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Crypto crash: What happened to Terra LUNA and UST and will they ever recover?

·5 min read
Terra (LUNA) crashed by more than 99 per cent in May 2022, wiping more than $40 billion from its market cap (Getty Images/iStockphoto)
Terra (LUNA) crashed by more than 99 per cent in May 2022, wiping more than $40 billion from its market cap (Getty Images/iStockphoto)

On 9 May, after nearly 18 months of steadily holding its value against the US dollar, the so-called stablecoin TerraUSD (UST) became unpegged.

The uncoupling triggered a response that would ultimately crash not only UST and the Terra (LUNA) cryptocurrency, but also contribute to bitcoin and the broader crypto space seeing a major downturn that it is yet to fully recover from.

So how did it happen and what happens next for investors, the project and the wider crypto space?

Terra LUNA and UST: What happened?

Both UST and LUNA exist on the Terra blockchain and are overseen by the non-profit Luna Foundation Guard (LFG), which stockpiled roughly $3.5 billion in bitcoin and other cryptocurrency in the months leading up to the crisis in order to mitigate against such an outcome.

UST is an algorithmic stablecoin, which means it is not backed up by dollar reserves in order to remain pegged to the fiat currency. Instead, UST uses its partner coin LUNA to maintain its value, with each UST token minted resulting in the equivalent of $1 of LUNA being removed from circulation, and vice versa.

In an effort to bring UST back to parity with the US dollar when its price began to drop, LFG used its vast reserves to buy up huge amounts of UST in an effort to force up the price. In doing so, vast amounts of LUNA flooded the market, resulting in a near-total price capitulation.

What actually caused UST to lose its peg in the first place has become the subject of much speculation, with one popular conspiracy theory suggesting that someone deliberately dumped $350 million worth of UST. By doing so, LFG would be forced to offload its bitcoin, thus causing its price to drop. Anyone who succeeded in doing this could potentially profit by holding short positions on BTC.

“So how much did our attacker make?” speculated crypto and blockchain commentator Onchain Wizard. “There aren’t many details on where they covered obviously, but if they are able to cover (or buy back) the entire position at ~$32k, that means they made $952m on the short.”

Terra LUNA and UST: What happens next?

UST’s demise saw it fall below $0.10, though it is functionally worthless. The collapse saw LUNA drop more than 99 per cent from its peak above $110 to just one ten thousandth of one cent. In total, close to $60 billion was wiped from their combined market caps.

Meanwhile bitcoin and Ethereum (ETH) continue to trade close to 18-month lows, with confidence in the market severely shaken. One measure of market sentiment, the Crypto Fear & Greed Index, is at its lowest level since March 2020, when pandemic-induced panic caused a sell-off that pushed the price of bitcoin below $5,000.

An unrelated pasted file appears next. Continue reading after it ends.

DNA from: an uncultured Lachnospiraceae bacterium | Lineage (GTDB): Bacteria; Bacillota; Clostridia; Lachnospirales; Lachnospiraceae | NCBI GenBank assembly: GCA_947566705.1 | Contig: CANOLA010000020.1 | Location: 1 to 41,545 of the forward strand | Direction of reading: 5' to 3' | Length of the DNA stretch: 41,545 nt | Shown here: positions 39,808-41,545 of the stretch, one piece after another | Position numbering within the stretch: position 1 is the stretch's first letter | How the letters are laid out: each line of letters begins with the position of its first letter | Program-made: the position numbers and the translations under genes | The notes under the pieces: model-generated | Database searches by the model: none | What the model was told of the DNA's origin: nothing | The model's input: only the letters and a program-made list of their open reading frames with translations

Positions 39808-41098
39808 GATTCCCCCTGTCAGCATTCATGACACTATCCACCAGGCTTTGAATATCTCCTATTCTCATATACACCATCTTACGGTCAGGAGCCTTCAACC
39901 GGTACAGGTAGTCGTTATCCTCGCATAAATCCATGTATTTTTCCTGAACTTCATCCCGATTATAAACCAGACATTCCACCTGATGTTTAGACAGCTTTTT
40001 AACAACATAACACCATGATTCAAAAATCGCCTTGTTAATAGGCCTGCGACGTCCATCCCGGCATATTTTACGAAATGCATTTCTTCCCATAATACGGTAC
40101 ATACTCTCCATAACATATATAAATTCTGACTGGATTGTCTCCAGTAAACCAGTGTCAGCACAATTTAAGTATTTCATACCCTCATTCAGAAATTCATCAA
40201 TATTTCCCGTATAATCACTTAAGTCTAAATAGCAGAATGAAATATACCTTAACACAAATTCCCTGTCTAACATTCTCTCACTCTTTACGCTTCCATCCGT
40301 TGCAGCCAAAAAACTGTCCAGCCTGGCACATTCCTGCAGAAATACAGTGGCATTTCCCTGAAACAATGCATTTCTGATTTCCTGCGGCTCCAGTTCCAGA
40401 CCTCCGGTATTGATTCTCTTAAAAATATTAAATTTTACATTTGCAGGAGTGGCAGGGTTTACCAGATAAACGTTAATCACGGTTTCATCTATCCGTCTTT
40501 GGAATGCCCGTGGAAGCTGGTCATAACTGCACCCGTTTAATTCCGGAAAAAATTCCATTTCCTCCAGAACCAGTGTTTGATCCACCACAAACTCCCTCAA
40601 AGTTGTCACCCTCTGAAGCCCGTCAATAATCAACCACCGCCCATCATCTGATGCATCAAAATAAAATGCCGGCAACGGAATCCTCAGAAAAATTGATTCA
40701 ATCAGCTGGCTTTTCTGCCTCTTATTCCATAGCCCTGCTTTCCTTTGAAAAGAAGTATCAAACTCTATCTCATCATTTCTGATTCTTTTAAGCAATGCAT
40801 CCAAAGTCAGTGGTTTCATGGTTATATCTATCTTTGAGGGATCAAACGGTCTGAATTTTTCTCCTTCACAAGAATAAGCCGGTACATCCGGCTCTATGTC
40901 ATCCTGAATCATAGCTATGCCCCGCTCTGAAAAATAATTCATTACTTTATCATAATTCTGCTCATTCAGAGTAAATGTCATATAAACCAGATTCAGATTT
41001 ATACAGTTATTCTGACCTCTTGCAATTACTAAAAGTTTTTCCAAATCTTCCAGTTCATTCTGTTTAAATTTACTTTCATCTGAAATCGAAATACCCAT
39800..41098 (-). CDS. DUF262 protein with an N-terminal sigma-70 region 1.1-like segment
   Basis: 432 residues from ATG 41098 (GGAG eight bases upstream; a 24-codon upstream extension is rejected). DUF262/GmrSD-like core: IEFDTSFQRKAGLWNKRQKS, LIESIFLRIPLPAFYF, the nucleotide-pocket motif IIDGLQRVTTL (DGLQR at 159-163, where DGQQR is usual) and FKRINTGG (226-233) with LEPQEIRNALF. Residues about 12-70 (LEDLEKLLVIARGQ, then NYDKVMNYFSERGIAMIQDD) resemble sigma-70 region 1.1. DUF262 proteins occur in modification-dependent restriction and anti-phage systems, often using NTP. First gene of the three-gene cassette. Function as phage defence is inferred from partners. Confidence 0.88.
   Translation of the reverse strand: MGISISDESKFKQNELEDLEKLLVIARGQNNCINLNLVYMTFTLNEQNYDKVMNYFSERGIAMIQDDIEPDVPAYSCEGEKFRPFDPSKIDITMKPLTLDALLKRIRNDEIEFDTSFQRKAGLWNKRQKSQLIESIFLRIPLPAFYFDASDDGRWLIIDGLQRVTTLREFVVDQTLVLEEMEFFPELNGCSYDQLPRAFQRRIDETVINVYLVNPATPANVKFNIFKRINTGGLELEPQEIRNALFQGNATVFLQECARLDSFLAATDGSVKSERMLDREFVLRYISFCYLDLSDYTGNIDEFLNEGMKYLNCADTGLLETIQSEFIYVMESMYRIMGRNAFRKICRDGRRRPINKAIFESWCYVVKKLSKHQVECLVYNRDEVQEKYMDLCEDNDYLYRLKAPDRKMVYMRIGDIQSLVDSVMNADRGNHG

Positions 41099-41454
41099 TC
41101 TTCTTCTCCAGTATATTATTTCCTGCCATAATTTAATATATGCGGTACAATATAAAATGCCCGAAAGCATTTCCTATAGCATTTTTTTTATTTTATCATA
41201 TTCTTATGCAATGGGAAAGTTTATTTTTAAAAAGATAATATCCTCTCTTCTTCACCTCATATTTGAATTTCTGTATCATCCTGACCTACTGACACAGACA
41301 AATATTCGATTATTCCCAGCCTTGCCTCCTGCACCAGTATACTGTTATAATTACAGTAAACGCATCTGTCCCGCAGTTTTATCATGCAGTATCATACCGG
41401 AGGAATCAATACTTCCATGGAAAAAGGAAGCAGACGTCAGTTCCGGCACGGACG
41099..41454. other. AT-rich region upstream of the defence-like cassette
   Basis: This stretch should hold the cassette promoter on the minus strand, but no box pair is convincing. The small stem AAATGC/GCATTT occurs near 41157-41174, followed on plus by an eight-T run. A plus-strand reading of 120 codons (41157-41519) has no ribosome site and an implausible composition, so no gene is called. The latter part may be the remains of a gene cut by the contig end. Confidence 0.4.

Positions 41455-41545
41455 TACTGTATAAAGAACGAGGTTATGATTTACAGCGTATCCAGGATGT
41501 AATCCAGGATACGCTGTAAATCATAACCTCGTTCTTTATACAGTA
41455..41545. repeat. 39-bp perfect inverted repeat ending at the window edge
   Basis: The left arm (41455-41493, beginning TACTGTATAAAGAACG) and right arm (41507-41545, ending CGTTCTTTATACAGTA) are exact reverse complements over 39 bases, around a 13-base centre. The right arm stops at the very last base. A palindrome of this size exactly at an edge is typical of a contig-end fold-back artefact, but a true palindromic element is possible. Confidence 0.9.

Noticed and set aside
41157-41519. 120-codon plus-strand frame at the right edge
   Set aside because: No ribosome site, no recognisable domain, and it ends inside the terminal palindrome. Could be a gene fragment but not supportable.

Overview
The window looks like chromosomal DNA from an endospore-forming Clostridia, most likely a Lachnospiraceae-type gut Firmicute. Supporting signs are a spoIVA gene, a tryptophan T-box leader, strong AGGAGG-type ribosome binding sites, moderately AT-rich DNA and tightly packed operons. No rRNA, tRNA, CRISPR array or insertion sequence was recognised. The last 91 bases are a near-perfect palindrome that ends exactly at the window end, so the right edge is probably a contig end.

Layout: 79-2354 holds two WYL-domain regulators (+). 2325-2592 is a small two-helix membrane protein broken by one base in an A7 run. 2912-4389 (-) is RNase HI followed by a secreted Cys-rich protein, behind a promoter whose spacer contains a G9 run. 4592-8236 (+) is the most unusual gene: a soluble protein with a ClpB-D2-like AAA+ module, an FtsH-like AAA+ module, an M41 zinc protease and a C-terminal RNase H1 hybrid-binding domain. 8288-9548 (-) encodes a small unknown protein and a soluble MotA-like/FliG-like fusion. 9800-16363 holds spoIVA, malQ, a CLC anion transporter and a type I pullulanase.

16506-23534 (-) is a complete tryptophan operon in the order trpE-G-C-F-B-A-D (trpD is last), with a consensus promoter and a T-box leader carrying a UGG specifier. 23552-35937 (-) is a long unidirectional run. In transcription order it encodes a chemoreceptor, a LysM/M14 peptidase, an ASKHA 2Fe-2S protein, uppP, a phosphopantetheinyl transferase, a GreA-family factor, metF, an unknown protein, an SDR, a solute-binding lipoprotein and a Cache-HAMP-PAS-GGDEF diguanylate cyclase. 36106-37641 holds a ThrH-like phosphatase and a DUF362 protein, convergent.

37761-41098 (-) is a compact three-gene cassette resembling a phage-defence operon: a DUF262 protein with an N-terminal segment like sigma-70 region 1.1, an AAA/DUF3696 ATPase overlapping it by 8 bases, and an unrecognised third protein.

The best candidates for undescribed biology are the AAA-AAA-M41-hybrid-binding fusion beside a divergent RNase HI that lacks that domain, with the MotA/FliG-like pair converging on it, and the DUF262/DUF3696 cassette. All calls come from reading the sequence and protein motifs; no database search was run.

There are plans to try to revive LUNA, with Terraform Labs founder and CEO Do Kwon laying out what he believes the “best steps” are going forward. The revival plan involves something known as a hard fork, though it will require consensus from the Terra community in order to work.

“What we should look to preserve now is the community and developers that make Terra’s blockspace valuable – I’m sure our community will form consensus around the best path forward for itself, and find a way to rise again,” Mr Kwon tweeted.

High-profile figures within the crypto industry, including Binance CEO Changpeng Zhao, have questioned whether the rescue plan would even work, while another mini price crash following its unveiling suggests confidence is not high.

The future of LUNA and UST remains uncertain. But it is not the first, nor even the worst, crypto market crash. Every single time before, it has recovered to new record highs, and many analysts and commentators believe this time will be no different.

“The UST and LUNA situation, along with the big recent BTC dips, are a clear example of how anything can go wrong in the volatile world of cryptocurrency,” Michael Kamerman, CEO of online trading platform Skilling, told The Independent.

“This by no means signifies the end of crypto, especially as we are seeing more and more brands and retailers accept bigger coins such as BTC and Solana (SOL) as payments. However, the crypto world can be unforgiving, as those who invested in LUNA and UST are finding out. Therefore it is absolutely essential for retail traders to ensure they do their due diligence when trading something as volatile as crypto.”

An investigation by blockchain analytics firm Elliptic tracked the $3.5 billion Terra reserve across various crypto exchanges and found that only $85 million remain within the stockpile to compensate holders of LUNA and UST.

Such losses for retail investors will likely increase pressure from lawmakers to introduce new regulation to better protect consumers.

“The Terra case will light a major fire under an already intensive regulatory debate about the consumer protection, market conduct, and financial stability risks of crypto,” David Carlisle, vice president of policy and regulation at Elliptic, told The Independent.

“The concerns about risk are real, but the answer is not to regulate new innovations out of existence. Rather, regulators can promote responsible innovation and drive the maturation of these types of products by providing clear rules and guardrails.”